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Author Topic:  Life Without The BBC  (Read 2806 times)

darcysarto

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Life Without The BBC
« on: August 25, 2015, 09:10:42 PM »
The BBC has published the results of an experiment/research in which 70 households from different areas, with differing views of BBC output, went without the BBC for just over a week.

Astonishingly some of these people didn't realise their licence fee also pays for BBC Radio.. where on earth did they think it was coming from?

The full report can be found here: http://downloads.bbc.co.uk/aboutthebbc/reports/pdf/lifewithoutthebbc.pdf

The 70 households in the research from 15 locations across the UK comprised those that initially said, given the choice, they would:
 prefer to pay nothing and not receive the BBC (x 24) reflective of 12% of all UK households
 only pay less than the current licence fee for the current BBC (x 24) reflective of 16% of all UK households
 be willing to pay the full licence fee or more (x 22) reflective of 69% of all UK households.


Here's a few of the things they had to say about Radio.

The households that changed their minds often also found BBC Radio hard to replace. They were especially frustrated at the high volume of advertising on commercial stations.  As the BBC station with the highest reach, the most missed BBC Radio station was Radio 2. In particular this was missed by older, regular listeners and those with long car journeys. These audiences admitted that they under appreciated the quality of the stations talent, in particular during commuting hours. They missed their regular shows, the music mix within them and the features and familiarity of the voices on air. Despite trying numerous alternatives, audiences felt that they were unable to find content of the quality they enjoyed on Radio 2.

Radio 4 was especially difficult for audiences who listened to this to replace, in particular the 'Today' programme. These respondents cited a lack of credible commercial speech radio alternatives, to the extent where they no longer listened to talk radio during the task period.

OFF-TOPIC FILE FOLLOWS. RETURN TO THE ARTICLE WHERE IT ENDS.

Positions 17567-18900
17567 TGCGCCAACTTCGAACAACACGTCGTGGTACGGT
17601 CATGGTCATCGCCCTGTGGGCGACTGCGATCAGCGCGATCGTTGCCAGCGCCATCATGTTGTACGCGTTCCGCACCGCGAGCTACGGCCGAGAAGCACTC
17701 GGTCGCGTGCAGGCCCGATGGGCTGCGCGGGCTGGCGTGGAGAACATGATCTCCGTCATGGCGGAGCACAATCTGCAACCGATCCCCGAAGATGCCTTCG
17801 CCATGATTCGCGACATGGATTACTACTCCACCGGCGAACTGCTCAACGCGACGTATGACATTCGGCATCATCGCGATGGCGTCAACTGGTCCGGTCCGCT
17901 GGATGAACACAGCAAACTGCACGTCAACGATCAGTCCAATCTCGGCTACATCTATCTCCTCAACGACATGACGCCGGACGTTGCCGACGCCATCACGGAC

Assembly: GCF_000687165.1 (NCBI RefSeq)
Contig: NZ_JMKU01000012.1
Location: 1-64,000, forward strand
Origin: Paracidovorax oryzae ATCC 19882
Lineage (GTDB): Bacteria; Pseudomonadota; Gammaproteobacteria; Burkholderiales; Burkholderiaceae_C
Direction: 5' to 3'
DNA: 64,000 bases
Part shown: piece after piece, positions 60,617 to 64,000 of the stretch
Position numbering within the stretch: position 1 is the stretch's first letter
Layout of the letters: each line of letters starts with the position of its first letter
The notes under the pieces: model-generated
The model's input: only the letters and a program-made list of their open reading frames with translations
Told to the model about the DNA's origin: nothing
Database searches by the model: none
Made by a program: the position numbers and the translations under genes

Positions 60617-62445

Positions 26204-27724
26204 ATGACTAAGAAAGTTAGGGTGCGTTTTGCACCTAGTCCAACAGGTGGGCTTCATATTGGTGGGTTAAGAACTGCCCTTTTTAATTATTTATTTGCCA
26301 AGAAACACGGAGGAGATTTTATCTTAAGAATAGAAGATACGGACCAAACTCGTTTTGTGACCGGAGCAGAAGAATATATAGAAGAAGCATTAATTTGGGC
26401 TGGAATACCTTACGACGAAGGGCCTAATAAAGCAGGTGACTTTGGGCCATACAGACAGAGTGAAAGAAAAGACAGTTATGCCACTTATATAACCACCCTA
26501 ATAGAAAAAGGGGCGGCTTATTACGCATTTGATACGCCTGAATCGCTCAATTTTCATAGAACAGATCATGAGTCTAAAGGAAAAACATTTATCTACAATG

BBC Radio 5live could be replaced to a certain extent by TalkSPORT for sports news and information, but audiences still missed 5live's tone of news and sports coverage. As a substitute, TalkSPORT was not felt by these households to deliver the same calibre of discussion, debate and insight.

BBC Local Radio (relevant to their area) was also missed owing to the mix of localised news,  weather, traffic and sport live commentaries. Often audiences relied on this information to plan their days / journeys and without it were forced to seek other methods of finding this, which they found difficult to do especially to the level of detail (and reliability) that the BBC Local Radio
station provided them with.

BBC Asian Network was missed by some of the BAME households because they enjoyed the mix of music and news from Asian communities without interruptions. Typically, they had to go online to replace this (news especially).

Finally, the young er audiences who missed BBC Radio 1 did so because of specific DJs they tune  in for as well as the ability to hear the latest music and new music not confined to the charts. Also audiences commented how they relied on the station to create or fit their mood at certain times of the day or week, for example getting ready for a night out on a weekend. The younger audiences replaced Radio 1 with commercial alternatives, their own music system or by using streaming services or YouTube. Although they were more accepting of the commercials, they still valued the advert-free nature of Radio 1 and missed the ability to have a single station that they did not have to keep re-tuning when adverts came on.

darcysarto

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Re: Life Without The BBC
« Reply #1 on: August 25, 2015, 09:15:39 PM »
Astonishingly some of these people didn't realise their licence fee also pays for BBC Radio.. where on earth did they think it was coming from?

Conversely, I can't quite believe that it goes towards paying for things like this http://www.bbc.co.uk/news/world-asia-china-34048459 - journalism apparently..

Rita

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Re: Life Without The BBC
« Reply #2 on: September 05, 2015, 09:24:20 PM »
Seen in a national paper column on Friday 4 September

Cut jobsworths not new shows

"Once again we are told the BBC is determined to cut its costs.  How?  By screening more repeats.  Which is quite a gymnastic exercise since, apart from the news, I can't discern much that is not already a repeat.
When I switch on the idiot's  lantern and run through the menu of the first 50 pages of programmes it seems to be a solid phalanx of dirt-cheap junk, so-called "reality" shows (meaning choreographed to the last gesture and an insult to a functioning brain) or repeats right back to Dad's Army (brilliant in its day but now so old it's being made into a film with an entirely new cast  as all but two of the originals have died of old age.
There is a way to cut costs and improve quality but it's called firing 50 per cent of the huge army of jobsworths who clutter the monolith from floor to ceiling".

Rita

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Re: Life Without The BBC
« Reply #3 on: September 08, 2015, 08:14:21 AM »